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JFSLA Brings Joy to Holocaust Survivors with Café Europa

The volunteers at Café Europa are stalwarts who have been coming to the weekly gatherings for years.
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April 4, 2024
A gathering at Café Europa. Photo from Facebook/JFSLA

Every Tuesday at lunchtime, 106-year-old Holocaust survivor Risa Igelfeld saves a seat for her friend, 92-year-old, Maria Ross. Igelfeld met Ross the first day she came to Jewish Family Service LA’s Café  Europa, a weekly program where Holocaust survivors congregate and socialize. 

The fourteen-year age difference between the two Holocaust survivors is inconsequential. Their shared experience of losing family members during WWII and being forced to flee their homes and start over in America connects them. 

This bond is woven among Café Europa participants, who meet weekly at either JFSLA’s Gunther-Hirsch Family Center or the Valley Storefront Community Resource Center. Social worker Susan Belgrade, JFSLA’s Senior Director of Multipurpose and Senior Centers, oversees the program. 

For Belgrade, it’s not just work, it’s personal. 

Belgrade’s 98-year-old mother, Rose Gross, is a Holocaust survivor who comes to Café Europa every week. Gross gets so excited to come to Café Europa that she picks out her clothes the night before. A wide smile flashes across Belgrade’s face as she watches her mother show off her outfit to the other survivors. 

While participants exchange pleasantries about family and fashion choices, there is a deeper understanding of the shared hardships they have endured. 

“They understand what each other went through during the war, whether they were hidden in the forest, in a camp or on the run,” said Belgrade.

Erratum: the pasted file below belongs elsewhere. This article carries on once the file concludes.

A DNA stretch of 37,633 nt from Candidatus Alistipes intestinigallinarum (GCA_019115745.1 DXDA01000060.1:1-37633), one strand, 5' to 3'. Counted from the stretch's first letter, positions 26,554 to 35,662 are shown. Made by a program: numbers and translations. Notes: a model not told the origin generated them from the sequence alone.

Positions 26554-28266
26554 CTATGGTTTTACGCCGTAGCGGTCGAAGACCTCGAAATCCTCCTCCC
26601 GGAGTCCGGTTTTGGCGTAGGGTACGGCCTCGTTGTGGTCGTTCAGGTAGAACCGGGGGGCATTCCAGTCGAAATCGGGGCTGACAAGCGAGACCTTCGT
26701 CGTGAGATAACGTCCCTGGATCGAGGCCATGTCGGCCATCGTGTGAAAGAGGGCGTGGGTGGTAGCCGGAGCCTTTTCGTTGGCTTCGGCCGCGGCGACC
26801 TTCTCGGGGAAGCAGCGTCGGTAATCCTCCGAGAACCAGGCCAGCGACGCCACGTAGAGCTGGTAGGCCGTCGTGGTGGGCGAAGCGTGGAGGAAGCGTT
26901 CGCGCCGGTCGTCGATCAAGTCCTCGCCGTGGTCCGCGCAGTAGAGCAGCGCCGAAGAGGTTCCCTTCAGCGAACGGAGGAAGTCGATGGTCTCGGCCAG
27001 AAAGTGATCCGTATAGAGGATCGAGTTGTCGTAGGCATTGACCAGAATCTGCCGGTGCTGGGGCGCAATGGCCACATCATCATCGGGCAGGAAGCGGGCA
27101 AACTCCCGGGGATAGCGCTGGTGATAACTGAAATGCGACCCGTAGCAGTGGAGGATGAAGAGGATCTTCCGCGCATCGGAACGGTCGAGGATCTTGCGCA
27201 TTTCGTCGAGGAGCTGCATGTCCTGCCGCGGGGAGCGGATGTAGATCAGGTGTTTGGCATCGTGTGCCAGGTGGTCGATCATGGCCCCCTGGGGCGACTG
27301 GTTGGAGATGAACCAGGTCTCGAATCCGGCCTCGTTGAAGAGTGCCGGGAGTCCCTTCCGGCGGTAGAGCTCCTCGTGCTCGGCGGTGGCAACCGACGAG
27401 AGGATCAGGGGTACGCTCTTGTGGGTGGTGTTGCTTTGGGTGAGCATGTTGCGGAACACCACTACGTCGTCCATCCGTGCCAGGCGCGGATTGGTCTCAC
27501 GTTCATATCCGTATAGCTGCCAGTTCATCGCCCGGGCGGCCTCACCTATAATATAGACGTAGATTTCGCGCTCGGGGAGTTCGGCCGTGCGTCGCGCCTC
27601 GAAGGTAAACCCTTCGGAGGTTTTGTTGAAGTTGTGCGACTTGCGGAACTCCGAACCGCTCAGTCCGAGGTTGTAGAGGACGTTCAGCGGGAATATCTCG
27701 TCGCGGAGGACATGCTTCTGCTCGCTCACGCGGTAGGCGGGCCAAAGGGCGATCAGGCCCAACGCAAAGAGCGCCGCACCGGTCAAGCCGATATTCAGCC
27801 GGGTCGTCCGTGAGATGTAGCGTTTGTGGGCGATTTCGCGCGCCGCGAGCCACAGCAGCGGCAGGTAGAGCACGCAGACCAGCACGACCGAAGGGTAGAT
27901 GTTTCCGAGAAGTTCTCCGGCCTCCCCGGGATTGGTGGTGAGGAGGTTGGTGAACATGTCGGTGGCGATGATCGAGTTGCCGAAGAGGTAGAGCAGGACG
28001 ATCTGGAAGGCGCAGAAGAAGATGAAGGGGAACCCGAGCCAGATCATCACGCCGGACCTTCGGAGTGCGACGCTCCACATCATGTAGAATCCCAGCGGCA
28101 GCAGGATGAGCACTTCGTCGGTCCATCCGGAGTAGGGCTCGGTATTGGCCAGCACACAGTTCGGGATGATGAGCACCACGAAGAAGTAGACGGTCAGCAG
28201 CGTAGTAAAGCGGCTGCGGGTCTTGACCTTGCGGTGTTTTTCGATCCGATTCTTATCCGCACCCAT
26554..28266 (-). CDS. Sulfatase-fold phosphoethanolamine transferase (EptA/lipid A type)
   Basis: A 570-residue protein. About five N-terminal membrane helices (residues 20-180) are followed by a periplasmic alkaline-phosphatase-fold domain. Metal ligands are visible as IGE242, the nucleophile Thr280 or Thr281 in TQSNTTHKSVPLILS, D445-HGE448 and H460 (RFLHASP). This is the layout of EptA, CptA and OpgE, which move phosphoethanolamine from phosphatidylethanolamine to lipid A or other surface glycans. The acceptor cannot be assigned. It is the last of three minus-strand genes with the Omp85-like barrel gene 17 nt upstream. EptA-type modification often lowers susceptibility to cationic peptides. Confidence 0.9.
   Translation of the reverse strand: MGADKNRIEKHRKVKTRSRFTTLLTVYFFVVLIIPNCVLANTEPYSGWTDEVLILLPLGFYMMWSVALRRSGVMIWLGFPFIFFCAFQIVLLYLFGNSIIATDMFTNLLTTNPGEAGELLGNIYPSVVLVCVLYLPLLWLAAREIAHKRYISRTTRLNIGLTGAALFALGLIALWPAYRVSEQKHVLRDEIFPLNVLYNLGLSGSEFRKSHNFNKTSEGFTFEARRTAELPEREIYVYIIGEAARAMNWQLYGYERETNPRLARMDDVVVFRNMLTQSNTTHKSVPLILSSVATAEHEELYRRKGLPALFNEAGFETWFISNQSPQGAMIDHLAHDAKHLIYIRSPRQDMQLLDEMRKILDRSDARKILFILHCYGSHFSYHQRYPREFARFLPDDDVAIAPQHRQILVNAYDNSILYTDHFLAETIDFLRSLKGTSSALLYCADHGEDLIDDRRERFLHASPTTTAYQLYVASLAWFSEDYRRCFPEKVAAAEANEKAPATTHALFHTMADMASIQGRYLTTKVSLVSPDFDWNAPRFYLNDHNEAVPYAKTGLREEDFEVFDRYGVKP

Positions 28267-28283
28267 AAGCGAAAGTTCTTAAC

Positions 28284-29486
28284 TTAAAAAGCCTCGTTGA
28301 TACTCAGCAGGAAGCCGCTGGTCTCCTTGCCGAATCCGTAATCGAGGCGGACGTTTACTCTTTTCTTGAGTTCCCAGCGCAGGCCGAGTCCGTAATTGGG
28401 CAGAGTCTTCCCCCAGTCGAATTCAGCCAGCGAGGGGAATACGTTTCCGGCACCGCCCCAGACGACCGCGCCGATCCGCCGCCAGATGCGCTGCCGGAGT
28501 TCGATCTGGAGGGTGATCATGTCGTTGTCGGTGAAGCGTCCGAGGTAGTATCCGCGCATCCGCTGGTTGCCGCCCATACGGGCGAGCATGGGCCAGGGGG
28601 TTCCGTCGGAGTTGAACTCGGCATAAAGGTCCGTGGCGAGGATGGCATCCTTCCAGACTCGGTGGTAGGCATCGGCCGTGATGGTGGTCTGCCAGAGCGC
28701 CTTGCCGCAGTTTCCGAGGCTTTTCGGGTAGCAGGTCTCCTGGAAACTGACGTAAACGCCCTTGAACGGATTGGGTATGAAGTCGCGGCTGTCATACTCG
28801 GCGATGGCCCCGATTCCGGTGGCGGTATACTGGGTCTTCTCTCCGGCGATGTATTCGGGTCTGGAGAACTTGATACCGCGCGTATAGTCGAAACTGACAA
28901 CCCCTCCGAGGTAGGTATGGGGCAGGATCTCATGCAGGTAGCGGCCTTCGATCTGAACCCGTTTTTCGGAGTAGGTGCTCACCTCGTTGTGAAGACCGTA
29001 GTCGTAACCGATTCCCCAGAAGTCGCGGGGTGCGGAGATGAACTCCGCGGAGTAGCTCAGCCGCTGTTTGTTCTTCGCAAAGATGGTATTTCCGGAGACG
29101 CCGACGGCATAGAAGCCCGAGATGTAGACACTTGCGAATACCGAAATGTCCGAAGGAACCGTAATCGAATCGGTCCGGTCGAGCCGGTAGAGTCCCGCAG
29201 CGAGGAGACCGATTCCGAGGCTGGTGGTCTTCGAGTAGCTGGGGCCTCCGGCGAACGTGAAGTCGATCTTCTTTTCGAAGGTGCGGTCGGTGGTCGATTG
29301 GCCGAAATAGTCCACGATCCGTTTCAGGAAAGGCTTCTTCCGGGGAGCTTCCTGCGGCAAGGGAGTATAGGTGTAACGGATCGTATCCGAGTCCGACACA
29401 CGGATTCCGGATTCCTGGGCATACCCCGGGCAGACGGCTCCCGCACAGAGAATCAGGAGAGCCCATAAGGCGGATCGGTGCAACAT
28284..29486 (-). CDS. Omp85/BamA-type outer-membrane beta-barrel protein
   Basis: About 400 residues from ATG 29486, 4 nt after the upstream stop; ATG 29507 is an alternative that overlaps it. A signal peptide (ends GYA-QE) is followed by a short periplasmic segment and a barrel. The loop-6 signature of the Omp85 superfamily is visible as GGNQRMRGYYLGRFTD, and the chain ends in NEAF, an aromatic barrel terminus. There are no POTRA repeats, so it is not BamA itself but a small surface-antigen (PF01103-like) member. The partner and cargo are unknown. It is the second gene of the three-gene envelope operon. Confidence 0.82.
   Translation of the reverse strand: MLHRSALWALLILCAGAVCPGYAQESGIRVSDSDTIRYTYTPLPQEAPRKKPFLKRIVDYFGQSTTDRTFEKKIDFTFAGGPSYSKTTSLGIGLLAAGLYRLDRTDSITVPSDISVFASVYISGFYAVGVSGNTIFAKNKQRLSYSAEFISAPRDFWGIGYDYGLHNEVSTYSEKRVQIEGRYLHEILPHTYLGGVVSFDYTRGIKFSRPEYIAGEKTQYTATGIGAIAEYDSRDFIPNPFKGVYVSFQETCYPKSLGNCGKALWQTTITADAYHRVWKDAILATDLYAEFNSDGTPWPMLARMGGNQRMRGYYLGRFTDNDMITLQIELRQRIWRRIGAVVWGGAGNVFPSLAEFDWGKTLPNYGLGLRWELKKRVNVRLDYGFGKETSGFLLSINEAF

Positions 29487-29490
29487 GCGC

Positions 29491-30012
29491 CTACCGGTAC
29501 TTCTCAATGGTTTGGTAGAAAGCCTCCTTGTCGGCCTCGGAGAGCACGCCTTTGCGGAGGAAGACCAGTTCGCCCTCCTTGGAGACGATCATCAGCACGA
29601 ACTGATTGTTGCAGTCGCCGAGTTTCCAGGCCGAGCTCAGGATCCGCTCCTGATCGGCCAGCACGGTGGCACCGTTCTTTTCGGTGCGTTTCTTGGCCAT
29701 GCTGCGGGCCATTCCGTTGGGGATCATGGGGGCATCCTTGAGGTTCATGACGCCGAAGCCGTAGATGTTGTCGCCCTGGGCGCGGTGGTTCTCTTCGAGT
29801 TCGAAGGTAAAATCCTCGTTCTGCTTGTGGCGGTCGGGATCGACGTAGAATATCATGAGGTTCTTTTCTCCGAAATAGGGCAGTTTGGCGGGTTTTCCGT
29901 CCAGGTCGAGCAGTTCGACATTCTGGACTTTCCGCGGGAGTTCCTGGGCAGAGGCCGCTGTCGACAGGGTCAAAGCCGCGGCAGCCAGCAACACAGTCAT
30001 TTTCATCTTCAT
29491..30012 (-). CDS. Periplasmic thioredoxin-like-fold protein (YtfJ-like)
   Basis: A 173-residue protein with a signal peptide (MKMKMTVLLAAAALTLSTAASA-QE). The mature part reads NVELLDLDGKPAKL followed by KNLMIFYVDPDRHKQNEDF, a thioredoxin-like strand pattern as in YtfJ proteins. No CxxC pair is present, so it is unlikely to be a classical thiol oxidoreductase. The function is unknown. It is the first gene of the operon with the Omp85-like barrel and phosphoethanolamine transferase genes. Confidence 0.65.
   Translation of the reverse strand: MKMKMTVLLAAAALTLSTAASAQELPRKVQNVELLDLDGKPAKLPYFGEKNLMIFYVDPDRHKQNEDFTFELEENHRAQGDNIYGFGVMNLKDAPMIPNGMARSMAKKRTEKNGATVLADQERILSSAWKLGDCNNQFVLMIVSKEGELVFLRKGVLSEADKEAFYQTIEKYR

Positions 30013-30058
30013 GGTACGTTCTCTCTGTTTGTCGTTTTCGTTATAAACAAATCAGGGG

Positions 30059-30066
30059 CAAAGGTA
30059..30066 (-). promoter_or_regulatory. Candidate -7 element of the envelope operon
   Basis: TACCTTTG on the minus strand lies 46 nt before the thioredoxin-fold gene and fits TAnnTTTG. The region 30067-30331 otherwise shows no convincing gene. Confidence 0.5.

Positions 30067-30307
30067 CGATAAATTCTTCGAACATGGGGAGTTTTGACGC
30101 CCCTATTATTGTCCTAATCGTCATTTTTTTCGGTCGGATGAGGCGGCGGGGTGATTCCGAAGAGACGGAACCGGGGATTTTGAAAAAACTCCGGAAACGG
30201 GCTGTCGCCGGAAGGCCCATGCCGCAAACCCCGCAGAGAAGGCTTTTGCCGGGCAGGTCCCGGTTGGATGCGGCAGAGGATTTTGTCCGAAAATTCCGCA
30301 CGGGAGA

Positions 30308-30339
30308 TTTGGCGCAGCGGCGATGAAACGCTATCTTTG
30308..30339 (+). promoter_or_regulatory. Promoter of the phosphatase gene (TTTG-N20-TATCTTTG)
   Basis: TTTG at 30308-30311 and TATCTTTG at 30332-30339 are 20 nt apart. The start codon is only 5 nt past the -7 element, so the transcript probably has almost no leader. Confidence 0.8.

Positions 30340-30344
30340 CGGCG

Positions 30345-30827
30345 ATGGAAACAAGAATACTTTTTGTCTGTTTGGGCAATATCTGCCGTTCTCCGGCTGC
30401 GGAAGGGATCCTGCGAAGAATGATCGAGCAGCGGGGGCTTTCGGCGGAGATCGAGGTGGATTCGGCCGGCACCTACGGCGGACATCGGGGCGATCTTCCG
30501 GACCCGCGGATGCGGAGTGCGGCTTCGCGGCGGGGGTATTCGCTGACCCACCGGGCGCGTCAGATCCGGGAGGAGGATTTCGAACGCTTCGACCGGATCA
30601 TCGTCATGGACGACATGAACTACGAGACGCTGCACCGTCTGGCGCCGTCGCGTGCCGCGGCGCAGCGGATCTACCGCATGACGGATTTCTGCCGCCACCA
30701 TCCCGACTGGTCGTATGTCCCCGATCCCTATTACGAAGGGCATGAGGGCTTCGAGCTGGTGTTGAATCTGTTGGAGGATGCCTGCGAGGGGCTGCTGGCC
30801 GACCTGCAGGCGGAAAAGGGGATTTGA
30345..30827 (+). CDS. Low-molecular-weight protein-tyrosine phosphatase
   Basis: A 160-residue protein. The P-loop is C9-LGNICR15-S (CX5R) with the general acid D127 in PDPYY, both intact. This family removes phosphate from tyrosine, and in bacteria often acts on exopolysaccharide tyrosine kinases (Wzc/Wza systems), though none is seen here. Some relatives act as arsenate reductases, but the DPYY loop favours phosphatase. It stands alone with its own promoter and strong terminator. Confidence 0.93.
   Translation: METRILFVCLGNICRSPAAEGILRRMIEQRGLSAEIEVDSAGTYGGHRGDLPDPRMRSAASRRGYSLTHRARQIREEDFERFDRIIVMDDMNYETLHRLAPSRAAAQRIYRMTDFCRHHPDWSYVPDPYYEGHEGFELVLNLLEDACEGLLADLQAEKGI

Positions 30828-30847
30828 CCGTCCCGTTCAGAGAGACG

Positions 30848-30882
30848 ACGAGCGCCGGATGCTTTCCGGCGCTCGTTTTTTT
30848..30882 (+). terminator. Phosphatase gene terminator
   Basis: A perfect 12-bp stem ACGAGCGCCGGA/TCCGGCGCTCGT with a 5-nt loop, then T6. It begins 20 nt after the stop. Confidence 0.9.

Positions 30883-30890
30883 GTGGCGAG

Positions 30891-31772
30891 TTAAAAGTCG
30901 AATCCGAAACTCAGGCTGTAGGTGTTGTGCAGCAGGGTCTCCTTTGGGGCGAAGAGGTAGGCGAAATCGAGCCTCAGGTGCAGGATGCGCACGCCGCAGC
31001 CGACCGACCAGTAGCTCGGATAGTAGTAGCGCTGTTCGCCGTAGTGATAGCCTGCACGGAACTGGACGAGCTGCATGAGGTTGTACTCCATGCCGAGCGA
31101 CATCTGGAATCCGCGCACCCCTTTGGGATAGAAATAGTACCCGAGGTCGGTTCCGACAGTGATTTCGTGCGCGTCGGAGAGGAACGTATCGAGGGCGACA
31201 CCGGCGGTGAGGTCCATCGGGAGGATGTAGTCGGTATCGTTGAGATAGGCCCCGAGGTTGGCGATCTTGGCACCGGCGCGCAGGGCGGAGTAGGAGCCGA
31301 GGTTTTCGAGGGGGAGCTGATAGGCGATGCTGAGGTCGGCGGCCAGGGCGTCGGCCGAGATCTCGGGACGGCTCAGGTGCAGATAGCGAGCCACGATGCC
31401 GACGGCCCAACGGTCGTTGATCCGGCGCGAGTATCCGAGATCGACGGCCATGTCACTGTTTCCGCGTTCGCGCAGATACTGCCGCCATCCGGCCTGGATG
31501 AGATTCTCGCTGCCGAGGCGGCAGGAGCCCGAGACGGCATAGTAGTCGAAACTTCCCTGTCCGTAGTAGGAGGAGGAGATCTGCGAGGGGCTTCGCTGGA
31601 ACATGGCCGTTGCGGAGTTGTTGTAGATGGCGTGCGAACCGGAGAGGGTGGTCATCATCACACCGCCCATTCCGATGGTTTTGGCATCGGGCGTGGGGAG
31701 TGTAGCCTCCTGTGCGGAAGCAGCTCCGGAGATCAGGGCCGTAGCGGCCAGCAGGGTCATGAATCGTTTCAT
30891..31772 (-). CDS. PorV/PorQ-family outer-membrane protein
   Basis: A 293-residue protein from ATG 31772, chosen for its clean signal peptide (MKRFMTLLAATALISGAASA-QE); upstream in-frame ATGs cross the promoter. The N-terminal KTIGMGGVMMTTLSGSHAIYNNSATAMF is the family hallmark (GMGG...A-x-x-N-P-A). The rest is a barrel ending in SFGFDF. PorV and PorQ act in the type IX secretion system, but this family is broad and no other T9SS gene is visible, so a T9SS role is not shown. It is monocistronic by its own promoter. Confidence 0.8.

While the survivors sometimes process their shared trauma at Café Europa, the organizers of the program foster an environment marked by joy and celebration. Music and movement are a core part of almost every weekly meeting. For those with memory impairment, song awakens something inside the survivors. 

While the survivors sometimes process their shared trauma at Café Europa, the organizers of the program foster an environment marked by joy and celebration. Music and movement are a core part of almost every weekly meeting. For those with memory impairment, song awakens something inside the survivors. 

“When I see people dancing and singing and smiling and laughing and clapping and forgetting about all the pains and inconveniences in life, it makes me cry tears of joy,” said survivor Ross.  

Ross’ best friend in the program, Igelfeld, will often play piano for the group, harkening back to her days when she was a world-famous touring musician singing in 17 different languages. 

Bands like The Kosher Cowboys will stop by to volunteer their time and play for the seniors at Café Europa. On the upper floor of the newly-remodeled Gunther-Hirsh Family Center at JFSLA, Café Europa participants hold hands and dance in jubilation, many with assistive mobility devices. 

As the population of Holocaust survivors has aged, Café Europa’s programming has adapted. Many participants are accompanied by caregivers and some are brought to the community centers via Lyft vouchers, which are provided by JFSLA.